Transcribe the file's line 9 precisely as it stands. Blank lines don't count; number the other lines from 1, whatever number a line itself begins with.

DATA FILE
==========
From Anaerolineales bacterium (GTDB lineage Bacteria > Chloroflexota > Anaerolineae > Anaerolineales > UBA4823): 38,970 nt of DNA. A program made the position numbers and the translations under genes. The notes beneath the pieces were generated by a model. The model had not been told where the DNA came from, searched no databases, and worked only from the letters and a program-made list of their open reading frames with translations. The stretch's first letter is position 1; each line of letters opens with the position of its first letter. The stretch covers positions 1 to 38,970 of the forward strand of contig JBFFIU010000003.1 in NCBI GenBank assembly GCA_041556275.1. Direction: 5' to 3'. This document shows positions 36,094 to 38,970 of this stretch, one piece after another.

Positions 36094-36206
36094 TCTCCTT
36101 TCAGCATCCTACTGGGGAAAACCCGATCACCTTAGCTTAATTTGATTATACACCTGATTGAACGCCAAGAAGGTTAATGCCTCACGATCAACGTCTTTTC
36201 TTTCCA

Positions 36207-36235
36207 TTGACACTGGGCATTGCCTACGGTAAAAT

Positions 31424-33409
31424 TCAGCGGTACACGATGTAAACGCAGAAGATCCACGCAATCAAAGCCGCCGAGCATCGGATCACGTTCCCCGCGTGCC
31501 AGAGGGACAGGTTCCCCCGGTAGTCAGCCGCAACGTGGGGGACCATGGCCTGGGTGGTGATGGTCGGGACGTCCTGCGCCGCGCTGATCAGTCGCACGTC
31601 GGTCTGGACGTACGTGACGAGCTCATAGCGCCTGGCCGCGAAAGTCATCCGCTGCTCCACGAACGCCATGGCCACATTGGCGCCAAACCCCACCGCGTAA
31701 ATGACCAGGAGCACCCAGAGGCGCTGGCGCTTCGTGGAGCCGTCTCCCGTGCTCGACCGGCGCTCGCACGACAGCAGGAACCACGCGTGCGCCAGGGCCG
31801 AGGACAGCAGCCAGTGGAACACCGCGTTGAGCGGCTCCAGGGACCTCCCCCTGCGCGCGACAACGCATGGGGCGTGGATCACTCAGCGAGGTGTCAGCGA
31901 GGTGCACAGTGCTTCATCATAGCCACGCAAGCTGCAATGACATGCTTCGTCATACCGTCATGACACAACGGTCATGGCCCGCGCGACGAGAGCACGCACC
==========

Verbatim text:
31424 TCAGCGGTACACGATGTAAACGCAGAAGATCCACGCAATCAAAGCCGCCGAGCATCGGATCACGTTCCCCGCGTGCC